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Toronto lawyers against proposed city council cut

|Written By Mark Cardwell
Toronto lawyers against proposed city council cut
Rocco Achampong says he has filed a court action to try to stop Premier Doug Ford from cutting the number of city councillors in Toronto.

Some Toronto lawyers are voicing their opposition to a plan by the province to reduce the number of councillors elected in the City of Toronto.

Rocco Achampong, a former student president of the University of Toronto who has been in private practice in Toronto since 2010, is against the new Ontario premier’s plan to cut the number of city councillors in Toronto in half on the eve of a municipal election.

Under Bill 5, which the new Conservative government tabled July 30 at Queen’s Park, the number of councillors would be reduced to 25. The controversial bill has been met with widespread opposition and anger. Last week, Achampong filed a court action to try and derail Ford’s plan.

“This is government by fiat,” says Achampong, a former mayoral candidate who finished sixth in the city’s last mayoral race, well behind winner Rob Ford. “This is not a publicity stunt. These are live issues. I’m standing up for the people of Toronto. I’m a lone-man army.”

Achampong is now running for one of 47 councillor seats in the October election, which officially began on May 1. The City of Toronto is also investigating if a legal challenge is possible, and council will meet on Aug. 20 to get insight from the City of Toronto’s solicitor on “the validity and constitutionality of any Provincial legislation, including its potential violation of the rights of the citizens of Toronto to fair and effective representation, the practicality of conducting the election, the City Clerk’s capacity to implement the changes, and any errors or flaws in the legislation.”

Renatta Austin, lawyer with the Eglinton West Law Office and a candidate for Ward 13, says she supports a legal challenge to the bill by the city.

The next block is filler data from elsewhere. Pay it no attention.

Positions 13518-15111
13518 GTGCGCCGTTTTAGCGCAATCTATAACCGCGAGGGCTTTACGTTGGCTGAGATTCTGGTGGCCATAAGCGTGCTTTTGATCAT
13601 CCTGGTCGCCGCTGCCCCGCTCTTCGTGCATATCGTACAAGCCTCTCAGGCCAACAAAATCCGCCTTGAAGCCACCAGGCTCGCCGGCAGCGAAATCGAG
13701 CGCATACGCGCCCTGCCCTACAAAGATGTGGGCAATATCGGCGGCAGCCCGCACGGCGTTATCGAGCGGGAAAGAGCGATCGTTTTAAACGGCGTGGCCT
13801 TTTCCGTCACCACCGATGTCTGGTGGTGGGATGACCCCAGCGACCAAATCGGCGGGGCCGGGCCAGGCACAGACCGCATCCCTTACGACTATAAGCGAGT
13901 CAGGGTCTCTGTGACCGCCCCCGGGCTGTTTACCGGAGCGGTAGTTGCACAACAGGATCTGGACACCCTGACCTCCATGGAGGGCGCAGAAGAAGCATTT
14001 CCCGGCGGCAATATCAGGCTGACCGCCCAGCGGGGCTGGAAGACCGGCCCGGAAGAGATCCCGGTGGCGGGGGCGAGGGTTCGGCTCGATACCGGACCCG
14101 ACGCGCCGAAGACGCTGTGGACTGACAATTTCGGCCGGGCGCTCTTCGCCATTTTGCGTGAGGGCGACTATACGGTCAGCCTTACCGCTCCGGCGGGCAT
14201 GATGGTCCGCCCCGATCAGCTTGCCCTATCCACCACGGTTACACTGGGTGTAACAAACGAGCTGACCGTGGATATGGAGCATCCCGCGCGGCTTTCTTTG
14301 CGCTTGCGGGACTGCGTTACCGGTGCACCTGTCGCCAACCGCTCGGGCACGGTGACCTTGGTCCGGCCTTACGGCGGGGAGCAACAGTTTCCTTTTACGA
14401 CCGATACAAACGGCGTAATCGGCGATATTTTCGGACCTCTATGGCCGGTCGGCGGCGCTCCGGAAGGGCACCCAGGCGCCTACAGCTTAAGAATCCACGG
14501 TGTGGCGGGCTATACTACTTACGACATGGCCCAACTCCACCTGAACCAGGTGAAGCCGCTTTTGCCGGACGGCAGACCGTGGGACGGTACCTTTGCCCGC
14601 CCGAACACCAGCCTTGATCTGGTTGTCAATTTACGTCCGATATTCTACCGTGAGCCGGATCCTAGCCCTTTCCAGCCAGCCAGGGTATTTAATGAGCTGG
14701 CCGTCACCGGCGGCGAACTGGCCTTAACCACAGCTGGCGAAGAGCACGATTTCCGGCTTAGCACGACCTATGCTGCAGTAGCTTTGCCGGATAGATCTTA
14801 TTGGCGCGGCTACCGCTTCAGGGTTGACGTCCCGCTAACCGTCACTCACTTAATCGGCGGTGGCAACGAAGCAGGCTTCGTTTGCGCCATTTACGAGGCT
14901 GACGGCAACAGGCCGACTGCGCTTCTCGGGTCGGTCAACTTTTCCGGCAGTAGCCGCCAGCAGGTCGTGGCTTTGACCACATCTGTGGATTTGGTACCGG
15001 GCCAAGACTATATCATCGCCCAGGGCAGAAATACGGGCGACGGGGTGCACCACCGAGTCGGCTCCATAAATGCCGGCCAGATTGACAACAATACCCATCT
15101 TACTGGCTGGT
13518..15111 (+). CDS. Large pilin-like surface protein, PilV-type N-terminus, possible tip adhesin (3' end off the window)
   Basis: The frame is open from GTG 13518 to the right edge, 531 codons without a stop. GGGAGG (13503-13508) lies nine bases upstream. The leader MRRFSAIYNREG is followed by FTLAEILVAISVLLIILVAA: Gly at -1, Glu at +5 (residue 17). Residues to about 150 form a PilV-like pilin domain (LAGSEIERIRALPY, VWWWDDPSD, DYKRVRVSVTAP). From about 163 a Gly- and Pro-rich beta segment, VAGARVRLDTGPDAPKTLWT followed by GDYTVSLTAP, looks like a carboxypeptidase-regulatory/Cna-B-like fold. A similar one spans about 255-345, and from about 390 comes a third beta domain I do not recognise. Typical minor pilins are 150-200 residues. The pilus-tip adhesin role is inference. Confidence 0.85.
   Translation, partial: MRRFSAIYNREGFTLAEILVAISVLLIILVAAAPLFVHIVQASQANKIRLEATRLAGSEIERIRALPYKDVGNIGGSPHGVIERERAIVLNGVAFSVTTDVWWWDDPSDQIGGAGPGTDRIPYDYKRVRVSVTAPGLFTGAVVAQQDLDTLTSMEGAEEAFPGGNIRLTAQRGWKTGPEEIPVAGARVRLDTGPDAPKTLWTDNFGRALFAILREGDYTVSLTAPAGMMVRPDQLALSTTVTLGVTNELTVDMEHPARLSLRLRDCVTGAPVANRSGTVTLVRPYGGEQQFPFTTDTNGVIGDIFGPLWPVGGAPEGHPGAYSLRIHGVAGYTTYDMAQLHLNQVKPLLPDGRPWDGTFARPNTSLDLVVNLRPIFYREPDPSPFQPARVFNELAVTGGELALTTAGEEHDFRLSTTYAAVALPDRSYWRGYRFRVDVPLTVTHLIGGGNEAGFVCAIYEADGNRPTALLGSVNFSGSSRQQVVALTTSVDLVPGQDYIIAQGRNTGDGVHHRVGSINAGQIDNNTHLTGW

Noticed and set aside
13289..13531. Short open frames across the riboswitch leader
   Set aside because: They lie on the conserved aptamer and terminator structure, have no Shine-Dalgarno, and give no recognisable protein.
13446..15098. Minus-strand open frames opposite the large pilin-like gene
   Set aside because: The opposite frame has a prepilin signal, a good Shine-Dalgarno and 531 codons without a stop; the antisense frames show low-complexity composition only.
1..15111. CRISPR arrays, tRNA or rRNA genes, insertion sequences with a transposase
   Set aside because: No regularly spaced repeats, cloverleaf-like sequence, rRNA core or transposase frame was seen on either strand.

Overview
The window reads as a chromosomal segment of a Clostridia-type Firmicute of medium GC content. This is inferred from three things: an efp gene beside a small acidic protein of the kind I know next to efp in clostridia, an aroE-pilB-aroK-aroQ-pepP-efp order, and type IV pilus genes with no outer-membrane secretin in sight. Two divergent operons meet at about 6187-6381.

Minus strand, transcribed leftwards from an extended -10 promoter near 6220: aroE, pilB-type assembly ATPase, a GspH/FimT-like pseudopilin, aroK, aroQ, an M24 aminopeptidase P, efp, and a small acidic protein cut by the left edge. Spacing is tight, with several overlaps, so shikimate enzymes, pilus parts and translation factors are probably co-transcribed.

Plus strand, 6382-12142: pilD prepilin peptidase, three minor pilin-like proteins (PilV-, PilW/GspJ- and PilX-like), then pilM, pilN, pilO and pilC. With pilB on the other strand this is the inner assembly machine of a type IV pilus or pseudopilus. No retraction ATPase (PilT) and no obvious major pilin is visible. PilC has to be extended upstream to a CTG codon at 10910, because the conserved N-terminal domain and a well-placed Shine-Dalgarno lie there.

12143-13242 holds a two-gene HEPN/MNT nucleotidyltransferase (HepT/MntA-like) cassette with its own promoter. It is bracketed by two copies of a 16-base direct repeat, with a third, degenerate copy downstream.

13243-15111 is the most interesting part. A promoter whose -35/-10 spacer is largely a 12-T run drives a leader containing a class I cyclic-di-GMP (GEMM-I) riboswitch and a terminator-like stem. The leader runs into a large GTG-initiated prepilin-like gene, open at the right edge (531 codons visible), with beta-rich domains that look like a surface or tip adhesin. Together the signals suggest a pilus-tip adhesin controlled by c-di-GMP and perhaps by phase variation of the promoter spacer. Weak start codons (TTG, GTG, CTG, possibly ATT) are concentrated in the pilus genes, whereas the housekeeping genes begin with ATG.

“In my view, the City of Toronto has a moral obligation to its citizens to take this to court,” she says.

“While there is no doubt in my mind that the province can unilaterally make fundamental changes to municipal governments — and we’ve seen Conservative governments do this before — the so-called Better Local Government Act lacks political legitimacy.”

Within minutes of the bill being tabled last week, Achampong filed a notice of application with Ontario’s Superior Court of Justice, asking the court to review the bill and rule on its legality. According to his application, listing Ford, Ontario’s attorney general and Toronto Mayor John Tory as respondents, Achampong is seeking orders for the “interim preservation of the status quo rules and regulations” governing the 2018 election and to suspend the coming into force of Bill 5 until his application can be heard.

He gives several legal grounds for his application, notably the bill’s non-compliance with the rules and regulations governing candidacies according to both provincial and municipal laws, including the City Toronto Act (2006), the Municipal Act (2001) and the Municipal Elections Act (1996).

“The controlling law, rules and regulations that have been operative since the start of the election cycle have now been thrust into a state of ambiguity and uncertainty,” reads the application.

“Late changes in election rules run the risk of unfairness or, at the very least, the perception of unfairness and, as such, has the effect of diminishing public confidence in the city’s democratic process.”

Toronto criminal lawyer David Butt says he’s happy someone has mounted a legal challenge to Bill 5.

“A constitution does nothing if it doesn’t ensure and protect our shared sense of democracy,” says Butt, who notably served as counsel to the Bellamy Inquiry that examined municipal governance and procurement in Toronto from 2002 to 2005.

Though Butt doesn’t dispute the clearly defined constitutional powers of provinces over municipal governments in their jurisdictions, he says the Ford bill flies in the face of traditional practices and electoral conventions that have become unwritten components of the Canadian Constitution and the notion of it being “a living tree,” which jurisprudence has “solidly endorsed” over many decades.

Wade Poziomka, a partner at Ross & McBride LLP and chairman of the Ontario Bar Association’s constitutional, civil liberties and human rights law section, says that while “it may well [be] within the province’s authority to make the changes proposed by Bill 5, that does not necessarily mean it is a proper exercise of their power in a democracy.

“As far as I am aware, Premier Ford did not mention such a drastic and consequential change in his election platform and the steps taken recently in terms of Bill 5 should be very concerning to Ontarians,” he says. “This will ultimately dilute access to political representation for Ontarians, because there will less representatives for the same number of people. While I do not see this as an illegal move, I do see it as an anti-democratic one.”

— with files from Gabrielle Giroday

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